Written by James Williams, Transport for Wales
Over the last three months Covid-19 has changed the world and transformed the way in which we work and how we may work in the future.
From a transport perspective, the situation has been one that has constantly been evolving and we’ve seen dramatic changes across our business.
We have been in accordance with the Welsh Government throughout and will be every step of the way as we continue to move forward.
At the start of the pandemic we reduced our rail services and our message was fully aligned with that of the government – for people to stay at home. We kept some of our rail services running, roughly 500 a day to ensure we provided essential travel links for our key workers.
We’re extremely proud of our workforce, who themselves are key workers, for showing professionalism and dedication during this difficult time.
Our main priority has always been the safety of our colleagues and customers, and we immediately began to ramp up our cleaning efforts with extra staff and the introduction of new anti-viral cleaning products.
It was at this time that we were able to demonstrate our commitment to sustainability, and we teamed up with Hensol Castle Distillery and supported their business diversification to produce hand sanitiser. We purchased thousands of litres to be used by colleagues and customers.
This partnership is a great example of the collaboration and development of business relationships that have been accelerated because of the pandemic and the need for a unified approach.
As a not-for-profit company, TfW has always maintained a very open approach to collaboration and social partnership; we’re already working with a range of stakeholders including local authorities, local communities, tourism leaders, transport providers and delivery partners. These links have been and will continue to be fundamental during these testing times, as well as the establishment of our advisory panel.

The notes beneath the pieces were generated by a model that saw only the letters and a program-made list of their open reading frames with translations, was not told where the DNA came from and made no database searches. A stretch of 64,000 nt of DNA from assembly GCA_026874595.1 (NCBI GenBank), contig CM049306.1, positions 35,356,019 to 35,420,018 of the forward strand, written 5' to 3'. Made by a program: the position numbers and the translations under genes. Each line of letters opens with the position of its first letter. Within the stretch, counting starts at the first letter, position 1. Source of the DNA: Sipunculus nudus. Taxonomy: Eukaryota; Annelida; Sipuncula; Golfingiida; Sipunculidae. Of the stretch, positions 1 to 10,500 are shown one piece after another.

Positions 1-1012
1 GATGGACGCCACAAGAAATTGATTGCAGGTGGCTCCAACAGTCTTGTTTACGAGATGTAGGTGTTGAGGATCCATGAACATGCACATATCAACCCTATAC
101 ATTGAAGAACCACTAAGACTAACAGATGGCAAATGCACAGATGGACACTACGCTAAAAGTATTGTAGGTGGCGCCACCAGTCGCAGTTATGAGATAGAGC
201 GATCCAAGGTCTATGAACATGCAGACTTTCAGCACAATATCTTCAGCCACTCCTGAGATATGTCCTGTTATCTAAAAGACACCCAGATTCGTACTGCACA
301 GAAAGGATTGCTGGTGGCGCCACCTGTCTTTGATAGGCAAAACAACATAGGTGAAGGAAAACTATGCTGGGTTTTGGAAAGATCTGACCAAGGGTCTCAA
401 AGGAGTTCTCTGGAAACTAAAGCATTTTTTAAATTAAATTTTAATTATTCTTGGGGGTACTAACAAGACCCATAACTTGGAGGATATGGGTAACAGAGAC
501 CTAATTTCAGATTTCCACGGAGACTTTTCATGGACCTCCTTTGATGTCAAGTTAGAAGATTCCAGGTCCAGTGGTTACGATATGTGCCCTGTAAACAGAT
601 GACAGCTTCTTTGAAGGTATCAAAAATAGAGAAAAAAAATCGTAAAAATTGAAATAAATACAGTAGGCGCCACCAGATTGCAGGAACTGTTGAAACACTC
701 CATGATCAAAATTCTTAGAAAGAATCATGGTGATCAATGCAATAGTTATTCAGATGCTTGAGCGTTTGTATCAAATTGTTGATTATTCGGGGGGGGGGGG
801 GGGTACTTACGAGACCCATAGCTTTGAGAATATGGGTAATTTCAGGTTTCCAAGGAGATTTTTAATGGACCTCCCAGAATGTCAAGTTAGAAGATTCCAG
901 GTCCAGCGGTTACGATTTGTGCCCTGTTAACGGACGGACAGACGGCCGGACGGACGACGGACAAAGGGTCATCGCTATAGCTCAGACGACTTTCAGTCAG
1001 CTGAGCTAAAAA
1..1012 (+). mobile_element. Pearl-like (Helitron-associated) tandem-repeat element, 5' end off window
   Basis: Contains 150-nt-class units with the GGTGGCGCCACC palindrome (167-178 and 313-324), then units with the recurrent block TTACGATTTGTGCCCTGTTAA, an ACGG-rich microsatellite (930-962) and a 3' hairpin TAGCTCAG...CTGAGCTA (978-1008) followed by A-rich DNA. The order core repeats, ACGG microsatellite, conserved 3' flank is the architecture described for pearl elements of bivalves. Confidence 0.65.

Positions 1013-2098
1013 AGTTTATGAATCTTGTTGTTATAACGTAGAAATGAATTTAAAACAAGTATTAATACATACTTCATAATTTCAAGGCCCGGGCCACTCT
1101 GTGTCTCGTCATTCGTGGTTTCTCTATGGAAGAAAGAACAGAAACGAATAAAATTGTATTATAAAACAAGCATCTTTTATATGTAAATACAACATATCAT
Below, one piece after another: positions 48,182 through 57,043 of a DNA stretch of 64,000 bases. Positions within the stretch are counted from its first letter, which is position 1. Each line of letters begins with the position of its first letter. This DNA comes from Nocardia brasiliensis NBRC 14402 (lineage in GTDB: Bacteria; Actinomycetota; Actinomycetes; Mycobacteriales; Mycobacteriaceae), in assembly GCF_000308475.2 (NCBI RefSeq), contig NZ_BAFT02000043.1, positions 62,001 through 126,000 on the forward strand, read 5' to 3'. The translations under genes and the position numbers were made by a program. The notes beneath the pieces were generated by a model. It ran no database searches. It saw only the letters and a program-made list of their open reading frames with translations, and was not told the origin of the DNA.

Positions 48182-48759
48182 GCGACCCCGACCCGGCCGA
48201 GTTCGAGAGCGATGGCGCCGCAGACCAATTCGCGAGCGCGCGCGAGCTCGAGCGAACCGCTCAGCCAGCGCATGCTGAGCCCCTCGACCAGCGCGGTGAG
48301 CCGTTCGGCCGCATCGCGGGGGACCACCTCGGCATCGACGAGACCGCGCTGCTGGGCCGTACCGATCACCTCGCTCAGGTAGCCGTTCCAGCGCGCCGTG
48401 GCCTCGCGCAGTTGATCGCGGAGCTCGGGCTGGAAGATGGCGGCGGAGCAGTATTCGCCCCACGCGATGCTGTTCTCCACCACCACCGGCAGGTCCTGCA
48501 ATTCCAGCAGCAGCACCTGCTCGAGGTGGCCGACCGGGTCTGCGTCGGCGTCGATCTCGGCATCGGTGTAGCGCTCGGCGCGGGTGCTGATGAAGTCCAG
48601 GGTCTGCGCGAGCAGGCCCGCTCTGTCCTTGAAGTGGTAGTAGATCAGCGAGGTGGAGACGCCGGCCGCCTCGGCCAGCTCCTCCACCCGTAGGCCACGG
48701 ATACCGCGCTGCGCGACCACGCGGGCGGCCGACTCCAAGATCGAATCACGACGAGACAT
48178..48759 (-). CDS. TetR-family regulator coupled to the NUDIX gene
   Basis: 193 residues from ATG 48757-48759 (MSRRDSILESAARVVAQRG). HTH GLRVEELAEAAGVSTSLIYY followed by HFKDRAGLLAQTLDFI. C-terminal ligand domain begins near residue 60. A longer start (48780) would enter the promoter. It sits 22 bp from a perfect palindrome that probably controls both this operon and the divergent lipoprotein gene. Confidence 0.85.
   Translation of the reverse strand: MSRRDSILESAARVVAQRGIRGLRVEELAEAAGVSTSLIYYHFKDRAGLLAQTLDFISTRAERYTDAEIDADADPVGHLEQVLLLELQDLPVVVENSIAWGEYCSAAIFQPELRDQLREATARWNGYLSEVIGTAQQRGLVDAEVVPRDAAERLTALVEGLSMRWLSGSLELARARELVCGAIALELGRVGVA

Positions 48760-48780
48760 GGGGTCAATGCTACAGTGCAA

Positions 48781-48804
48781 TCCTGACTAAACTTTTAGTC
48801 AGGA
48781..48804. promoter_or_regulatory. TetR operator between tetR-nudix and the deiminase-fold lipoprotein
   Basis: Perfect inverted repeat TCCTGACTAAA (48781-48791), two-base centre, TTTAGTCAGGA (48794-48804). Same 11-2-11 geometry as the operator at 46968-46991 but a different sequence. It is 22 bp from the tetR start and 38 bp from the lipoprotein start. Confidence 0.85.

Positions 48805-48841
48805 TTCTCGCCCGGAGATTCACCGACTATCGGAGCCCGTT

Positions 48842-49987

As time moved on, we slightly increased the number of rail services and capacity across our network and were grateful that the public listened to government advice as our passenger figures were down an estimated 95%.
These major changes have an obvious impact on revenue and business, which resulted in a six-month, Emergency Measures Agreement between Transport for Wales, Transport for Wales Rail Services and Welsh Government. It was an absolute priority for us to ensure our rail services could continue to operate and assist the country at a time of need.
With our services running and providing vital links for key workers, and our safety measures in place, we then launched our travel safer campaign to provide information and clarity for public transport users.
The campaign asks that people follow five key principles – to stay safe, avoid busy periods, follow our latest advice, exercise while you travel and show respect to our colleagues and other passengers at all times.
As part of this campaign we have made some key commitments to our customers, including prioritising their health, safety and well-being in all our decisions, keeping them well informed, keeping our services as clean as possible, encouraging social distancing on our services and at our stations, and providing our teams with extra support to protect them while they’re helping customers.